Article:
essays on select topics, as well as some nice demonstrations of perceptual illusions.  Please take
a look at this site; as it provides a nice supplement to some discussions contained in the book:  
http://www.sinauer.com/wolfe2e
Phones
Please silence your phone before class and then leave it in your pocket, backpack, or purse for
the duration of the class period.
Students with Disabilities
The University of Texas at Austin provides, upon request, appropriate academic accommodations
for qualified students with disabilities.  For more information, contact the Office of the Dean of
Students at 471-6259, 471-4641 TTY.
Pre-requisite information
Psychology Majors:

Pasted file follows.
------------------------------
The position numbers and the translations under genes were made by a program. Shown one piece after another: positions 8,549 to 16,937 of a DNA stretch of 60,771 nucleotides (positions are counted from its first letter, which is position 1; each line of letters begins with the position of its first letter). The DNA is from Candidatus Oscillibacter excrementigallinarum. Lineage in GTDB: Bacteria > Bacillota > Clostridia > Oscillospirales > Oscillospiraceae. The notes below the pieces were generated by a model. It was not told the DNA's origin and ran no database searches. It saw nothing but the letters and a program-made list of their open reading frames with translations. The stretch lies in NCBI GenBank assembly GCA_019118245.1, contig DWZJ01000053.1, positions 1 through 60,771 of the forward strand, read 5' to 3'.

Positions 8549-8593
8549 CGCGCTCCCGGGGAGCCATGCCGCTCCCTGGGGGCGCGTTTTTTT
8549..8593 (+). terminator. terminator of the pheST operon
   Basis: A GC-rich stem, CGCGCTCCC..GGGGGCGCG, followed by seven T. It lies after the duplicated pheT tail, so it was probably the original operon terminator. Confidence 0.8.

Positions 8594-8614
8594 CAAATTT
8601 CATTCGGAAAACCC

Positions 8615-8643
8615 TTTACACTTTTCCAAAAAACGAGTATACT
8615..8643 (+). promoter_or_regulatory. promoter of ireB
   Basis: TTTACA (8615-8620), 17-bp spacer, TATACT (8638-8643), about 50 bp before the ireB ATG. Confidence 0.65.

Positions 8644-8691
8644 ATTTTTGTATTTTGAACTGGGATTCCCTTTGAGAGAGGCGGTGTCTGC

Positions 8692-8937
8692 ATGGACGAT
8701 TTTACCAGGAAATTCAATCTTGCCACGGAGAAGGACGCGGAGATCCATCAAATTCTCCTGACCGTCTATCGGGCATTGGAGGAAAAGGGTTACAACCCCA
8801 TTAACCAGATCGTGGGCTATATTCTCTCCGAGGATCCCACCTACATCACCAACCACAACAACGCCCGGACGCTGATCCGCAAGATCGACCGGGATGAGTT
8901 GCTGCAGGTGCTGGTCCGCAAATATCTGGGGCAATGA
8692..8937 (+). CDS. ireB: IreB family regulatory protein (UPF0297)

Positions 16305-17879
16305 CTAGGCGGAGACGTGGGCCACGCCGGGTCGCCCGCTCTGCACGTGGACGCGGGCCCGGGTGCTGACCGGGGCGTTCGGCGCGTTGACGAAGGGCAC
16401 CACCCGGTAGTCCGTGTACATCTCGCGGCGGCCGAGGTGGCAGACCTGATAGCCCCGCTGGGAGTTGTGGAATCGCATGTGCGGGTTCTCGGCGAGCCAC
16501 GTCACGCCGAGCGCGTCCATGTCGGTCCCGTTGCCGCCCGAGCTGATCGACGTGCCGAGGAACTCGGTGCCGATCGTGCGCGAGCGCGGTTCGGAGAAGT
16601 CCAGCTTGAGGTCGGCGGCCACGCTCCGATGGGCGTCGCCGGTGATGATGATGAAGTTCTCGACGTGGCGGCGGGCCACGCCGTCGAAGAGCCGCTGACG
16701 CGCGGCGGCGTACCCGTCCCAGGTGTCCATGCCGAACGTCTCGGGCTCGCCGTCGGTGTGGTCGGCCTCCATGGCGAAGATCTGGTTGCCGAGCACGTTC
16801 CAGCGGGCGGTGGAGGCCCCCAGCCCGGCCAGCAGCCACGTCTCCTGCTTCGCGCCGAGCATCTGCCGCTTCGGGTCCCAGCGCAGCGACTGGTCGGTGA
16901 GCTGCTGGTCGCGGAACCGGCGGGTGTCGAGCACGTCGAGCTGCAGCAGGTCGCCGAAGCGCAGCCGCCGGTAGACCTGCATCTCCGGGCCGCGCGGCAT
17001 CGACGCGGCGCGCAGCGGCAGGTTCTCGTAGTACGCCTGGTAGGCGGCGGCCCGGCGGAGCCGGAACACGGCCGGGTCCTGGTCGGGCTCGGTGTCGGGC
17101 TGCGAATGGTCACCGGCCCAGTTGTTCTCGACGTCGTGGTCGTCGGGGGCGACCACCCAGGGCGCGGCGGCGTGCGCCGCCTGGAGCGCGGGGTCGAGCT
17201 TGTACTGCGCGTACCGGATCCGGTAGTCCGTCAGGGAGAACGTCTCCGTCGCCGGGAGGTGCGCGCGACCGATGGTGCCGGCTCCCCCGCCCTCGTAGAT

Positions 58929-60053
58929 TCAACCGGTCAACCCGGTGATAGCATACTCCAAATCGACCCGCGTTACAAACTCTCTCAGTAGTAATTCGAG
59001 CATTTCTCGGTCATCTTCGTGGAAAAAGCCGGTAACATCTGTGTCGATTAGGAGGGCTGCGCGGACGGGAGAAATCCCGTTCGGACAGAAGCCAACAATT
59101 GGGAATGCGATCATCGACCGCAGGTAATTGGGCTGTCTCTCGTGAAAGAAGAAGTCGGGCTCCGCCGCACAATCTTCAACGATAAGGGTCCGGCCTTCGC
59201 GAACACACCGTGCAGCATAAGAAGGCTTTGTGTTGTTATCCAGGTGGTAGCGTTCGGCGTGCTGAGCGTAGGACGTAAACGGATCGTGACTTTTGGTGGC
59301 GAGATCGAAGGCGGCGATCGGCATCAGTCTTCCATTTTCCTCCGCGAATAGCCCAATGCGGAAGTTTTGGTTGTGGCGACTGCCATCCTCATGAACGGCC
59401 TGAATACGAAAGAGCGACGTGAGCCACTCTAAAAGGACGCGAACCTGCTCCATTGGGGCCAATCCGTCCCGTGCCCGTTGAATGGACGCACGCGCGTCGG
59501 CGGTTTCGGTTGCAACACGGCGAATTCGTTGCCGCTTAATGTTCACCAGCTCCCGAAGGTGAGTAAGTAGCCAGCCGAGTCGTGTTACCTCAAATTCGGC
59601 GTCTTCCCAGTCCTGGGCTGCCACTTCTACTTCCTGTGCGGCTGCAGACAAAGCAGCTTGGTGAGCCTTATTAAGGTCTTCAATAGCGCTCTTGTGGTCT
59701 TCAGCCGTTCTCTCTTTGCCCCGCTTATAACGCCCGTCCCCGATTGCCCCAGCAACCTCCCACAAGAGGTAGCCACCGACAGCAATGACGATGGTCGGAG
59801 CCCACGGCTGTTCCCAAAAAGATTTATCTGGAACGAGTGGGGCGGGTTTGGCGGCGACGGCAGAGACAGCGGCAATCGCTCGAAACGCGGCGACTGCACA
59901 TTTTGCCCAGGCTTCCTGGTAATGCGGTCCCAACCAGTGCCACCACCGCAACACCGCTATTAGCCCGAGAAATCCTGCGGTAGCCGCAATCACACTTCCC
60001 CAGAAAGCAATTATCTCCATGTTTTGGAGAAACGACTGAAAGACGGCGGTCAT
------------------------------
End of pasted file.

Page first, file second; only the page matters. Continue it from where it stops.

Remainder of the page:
- PSYCHOLOGY 301 and 418  (with grade of C or better)
- plus upper-division standing
Non-Majors:
- PSYCHOLOGY 301 (with grade of C or better)
- At least one of the following (with grade of C or better):
 BIOLOGY 318M, CIVIL ENGINEERING 311S, ECONOMICS 329, EDUCATIONAL
 PSYCHOLOGY 371, GOVERNMENT 350K, MATHEMATICS 316, PSYCHOLOGY 317,
 SOCIOLOGY 317L, SOCIAL WORK 318, STATISTICS 309.  
Tentative Course schedule:
Week  Lecture Topic  Reading
1  Introduction / Overview Chap. 1
2  Intro: Philosophy & Basic Methods Chap. 1
  Light, Optics, & Early Vision Chap. 2
3   Retina & Receptive Fields Chap. 3
  Visual Cortex & Spatial Vision Chap. 3
4   Mid-level vision Chap. 4
   Object Recognition Chap. 4
5  Exam 1    (9/22)
 Color Vision I  Chap. 5
6 Color Vision II Chap. 5
 Space & Depth Perception Chap. 6
7 Bayesian Theories of Perception Chap. 6
 Motion Perception Chap. 7
8 Attention & Scene Perception I Chap. 8
 Attention & Scene Perception II Chap. 8
9 Exam 2.   (10/20)
 Intro to Sound & Hearing Chap. 9